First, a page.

Soundings collected Monday, Tuesday, and this (Wednesday) morning show the development of the inversion quite nicely. Note in particular how temperatures have warmed aloft, especially in the layer from 800-600 mb (about 6500 to 13000 feet).
|Source: University of Wyoming|
This is fairly typical for the development of an inversion in the Salt Lake Valley during winter as temperatures warm dramatically aloft, but remain relatively steady or cool just slightly near the surface.
Note, however, the wind directions in the soundings above. Above the surface, they are predominantly from the NW, N, or NE. Where is all this warm air coming from if the flow is from the northern part of the compass?
Well, the assumption that flow from those directions is transporting colder air from the north is often a poor one when a ridge is located upstream of Utah for two reasons. First, when a ridge is upstream, such a flow often transports warmer air to Utah. For example, the 700-mb (~10,000 ft) analysis for 0000 UTC 26 Jan (5 PM Tuesday) shows northwesterly flow over northern Utah and Idaho, but also warmer air upstream over the Pacific Northwest. As a result, the northwesterly flow was transporting warmer air into Utah at upper levels.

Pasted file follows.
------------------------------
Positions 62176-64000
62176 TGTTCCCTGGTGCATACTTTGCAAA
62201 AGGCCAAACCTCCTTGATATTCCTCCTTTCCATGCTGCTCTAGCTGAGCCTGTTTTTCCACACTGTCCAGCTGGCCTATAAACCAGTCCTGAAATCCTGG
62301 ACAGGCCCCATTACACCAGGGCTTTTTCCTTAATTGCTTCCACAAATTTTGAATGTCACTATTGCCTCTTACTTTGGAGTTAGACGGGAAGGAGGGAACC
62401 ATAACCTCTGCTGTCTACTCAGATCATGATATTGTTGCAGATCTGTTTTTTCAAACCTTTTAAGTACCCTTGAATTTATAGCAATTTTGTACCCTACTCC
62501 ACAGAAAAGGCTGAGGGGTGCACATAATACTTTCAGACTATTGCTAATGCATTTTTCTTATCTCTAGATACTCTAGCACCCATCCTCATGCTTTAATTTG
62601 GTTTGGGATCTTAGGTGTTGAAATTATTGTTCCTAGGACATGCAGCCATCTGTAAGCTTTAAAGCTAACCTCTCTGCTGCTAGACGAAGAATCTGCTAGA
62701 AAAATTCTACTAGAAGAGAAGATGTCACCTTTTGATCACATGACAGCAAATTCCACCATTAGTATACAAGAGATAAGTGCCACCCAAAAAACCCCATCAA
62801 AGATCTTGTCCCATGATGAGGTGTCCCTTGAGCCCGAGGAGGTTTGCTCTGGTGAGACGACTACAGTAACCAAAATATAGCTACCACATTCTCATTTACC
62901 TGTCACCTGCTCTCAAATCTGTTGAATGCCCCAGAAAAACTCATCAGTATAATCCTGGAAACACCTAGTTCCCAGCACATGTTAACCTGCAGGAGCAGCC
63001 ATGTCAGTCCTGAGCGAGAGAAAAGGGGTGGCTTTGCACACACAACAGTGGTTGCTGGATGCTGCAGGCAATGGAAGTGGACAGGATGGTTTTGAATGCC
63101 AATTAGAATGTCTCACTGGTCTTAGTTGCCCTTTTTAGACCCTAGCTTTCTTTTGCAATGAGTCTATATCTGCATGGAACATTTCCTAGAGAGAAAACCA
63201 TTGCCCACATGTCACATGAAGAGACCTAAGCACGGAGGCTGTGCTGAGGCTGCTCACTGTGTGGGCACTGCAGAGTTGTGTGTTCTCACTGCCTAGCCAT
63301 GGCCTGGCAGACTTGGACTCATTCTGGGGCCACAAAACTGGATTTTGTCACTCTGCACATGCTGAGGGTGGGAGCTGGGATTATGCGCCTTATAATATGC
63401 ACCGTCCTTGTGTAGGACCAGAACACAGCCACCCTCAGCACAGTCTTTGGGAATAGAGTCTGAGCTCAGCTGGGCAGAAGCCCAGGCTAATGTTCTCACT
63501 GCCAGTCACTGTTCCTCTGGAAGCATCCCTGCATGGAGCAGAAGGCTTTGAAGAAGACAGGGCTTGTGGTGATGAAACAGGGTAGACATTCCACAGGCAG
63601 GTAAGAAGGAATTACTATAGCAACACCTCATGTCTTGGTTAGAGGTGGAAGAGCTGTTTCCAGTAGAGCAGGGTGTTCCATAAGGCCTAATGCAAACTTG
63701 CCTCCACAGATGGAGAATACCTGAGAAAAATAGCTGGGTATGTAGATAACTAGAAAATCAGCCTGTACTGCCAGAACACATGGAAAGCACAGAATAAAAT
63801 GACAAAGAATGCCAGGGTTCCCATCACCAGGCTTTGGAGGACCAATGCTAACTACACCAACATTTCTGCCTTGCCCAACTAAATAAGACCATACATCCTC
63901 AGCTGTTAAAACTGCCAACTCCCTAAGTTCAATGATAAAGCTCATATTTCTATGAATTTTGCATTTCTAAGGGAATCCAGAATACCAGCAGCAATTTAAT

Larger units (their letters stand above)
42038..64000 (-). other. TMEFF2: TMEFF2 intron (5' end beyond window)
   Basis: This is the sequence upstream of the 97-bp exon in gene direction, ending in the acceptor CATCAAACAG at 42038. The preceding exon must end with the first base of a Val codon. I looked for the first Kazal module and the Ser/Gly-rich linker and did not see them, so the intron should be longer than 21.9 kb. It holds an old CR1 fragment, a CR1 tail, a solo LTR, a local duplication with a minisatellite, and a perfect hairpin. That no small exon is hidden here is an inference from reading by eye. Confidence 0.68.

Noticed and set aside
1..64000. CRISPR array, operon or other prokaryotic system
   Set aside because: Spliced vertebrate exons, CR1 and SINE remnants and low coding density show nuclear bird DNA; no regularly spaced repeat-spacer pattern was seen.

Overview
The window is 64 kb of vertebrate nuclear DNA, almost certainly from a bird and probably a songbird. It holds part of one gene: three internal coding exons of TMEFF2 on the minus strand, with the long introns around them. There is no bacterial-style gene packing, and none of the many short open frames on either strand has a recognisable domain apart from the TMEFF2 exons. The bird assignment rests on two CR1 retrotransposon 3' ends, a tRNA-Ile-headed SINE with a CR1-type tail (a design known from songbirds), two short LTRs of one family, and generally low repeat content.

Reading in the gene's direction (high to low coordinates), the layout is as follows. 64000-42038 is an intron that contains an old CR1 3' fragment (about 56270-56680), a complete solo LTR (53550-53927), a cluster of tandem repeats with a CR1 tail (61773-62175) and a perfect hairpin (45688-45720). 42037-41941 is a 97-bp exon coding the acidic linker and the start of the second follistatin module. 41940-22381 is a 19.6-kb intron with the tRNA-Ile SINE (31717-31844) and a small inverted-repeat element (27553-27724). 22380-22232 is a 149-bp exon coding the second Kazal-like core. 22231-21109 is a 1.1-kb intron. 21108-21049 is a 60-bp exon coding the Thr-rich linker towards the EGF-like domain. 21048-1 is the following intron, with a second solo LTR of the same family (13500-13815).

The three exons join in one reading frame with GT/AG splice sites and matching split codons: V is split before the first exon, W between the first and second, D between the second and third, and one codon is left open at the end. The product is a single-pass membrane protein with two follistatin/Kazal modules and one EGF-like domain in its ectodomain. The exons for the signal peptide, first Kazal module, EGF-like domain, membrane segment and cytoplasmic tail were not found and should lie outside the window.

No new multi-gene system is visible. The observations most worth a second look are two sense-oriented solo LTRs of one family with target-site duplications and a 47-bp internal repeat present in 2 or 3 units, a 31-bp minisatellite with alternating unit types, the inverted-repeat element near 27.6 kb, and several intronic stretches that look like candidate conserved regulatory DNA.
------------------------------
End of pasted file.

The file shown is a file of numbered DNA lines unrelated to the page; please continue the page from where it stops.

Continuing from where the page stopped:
Second, the area downstream of a ridge is typically sinking. This is one of the reasons why ridges are commonly (but not always) associated with drier weather. As air sinks, it experiences compressional warming as it moves to higher pressure. Such sinking is usually a major contributor to the increase in temperatures aloft during the development of our wintertime inversions.
During the development of an inversion, PM2.5 concentrations typically increase by about 10 ug/m3 per day. That's tracking fairly well in this event as we were near zero on Monday morning (01-25) and are now in the 15-20 ug/m3 range.
We see similar concentrations at our sensor at the Neil Armstrong Academy in West Valley City, although the spikiness is a bit larger since we take 5-min readings rather than hourly averages.